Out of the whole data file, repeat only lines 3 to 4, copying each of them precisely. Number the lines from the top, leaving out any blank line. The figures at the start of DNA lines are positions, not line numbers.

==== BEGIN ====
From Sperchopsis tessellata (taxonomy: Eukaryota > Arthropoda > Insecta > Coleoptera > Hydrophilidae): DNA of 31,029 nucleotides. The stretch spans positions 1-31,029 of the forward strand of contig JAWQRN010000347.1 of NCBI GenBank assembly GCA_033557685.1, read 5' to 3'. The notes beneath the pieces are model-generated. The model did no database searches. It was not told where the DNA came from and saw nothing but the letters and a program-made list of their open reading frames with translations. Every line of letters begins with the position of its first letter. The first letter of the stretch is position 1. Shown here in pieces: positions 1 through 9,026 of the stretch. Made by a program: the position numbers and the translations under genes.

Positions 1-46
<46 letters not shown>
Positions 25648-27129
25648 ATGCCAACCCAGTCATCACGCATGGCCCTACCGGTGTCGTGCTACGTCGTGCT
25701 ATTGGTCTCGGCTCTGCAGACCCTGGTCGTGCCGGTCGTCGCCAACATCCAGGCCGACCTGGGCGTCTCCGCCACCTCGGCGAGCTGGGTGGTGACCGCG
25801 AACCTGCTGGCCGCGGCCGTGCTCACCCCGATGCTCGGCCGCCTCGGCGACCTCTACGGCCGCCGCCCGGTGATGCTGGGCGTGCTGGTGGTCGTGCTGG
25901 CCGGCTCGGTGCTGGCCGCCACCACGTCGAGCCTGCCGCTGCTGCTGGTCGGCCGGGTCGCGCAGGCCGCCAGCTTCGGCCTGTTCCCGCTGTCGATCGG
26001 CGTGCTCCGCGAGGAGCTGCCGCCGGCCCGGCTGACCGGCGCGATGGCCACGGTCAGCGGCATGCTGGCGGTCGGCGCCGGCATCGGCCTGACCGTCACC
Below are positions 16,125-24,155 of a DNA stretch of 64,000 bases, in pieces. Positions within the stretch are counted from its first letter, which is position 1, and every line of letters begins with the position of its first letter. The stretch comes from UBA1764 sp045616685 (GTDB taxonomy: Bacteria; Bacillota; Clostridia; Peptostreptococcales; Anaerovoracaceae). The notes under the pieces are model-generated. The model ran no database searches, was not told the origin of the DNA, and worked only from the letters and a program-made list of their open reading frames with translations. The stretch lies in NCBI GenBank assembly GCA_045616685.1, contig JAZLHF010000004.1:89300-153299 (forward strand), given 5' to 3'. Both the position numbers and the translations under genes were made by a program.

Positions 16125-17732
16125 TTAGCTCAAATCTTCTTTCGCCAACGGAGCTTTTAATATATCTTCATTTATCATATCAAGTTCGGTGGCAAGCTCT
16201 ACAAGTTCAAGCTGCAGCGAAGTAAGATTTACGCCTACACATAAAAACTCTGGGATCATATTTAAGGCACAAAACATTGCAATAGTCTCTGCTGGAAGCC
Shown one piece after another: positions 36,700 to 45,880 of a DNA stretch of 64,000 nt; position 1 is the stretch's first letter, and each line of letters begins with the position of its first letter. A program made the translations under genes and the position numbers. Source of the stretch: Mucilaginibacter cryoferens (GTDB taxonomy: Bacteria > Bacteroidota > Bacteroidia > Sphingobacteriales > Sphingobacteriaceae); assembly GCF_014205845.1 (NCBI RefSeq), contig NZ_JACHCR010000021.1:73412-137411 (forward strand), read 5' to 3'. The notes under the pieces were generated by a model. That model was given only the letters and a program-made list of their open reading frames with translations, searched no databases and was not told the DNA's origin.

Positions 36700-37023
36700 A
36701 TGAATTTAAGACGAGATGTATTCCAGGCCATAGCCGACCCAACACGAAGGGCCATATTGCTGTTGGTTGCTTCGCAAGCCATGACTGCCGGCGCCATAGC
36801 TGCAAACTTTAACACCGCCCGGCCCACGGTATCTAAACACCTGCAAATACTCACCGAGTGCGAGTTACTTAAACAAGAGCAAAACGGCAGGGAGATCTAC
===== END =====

<46 letters not shown>
Positions 25648-27129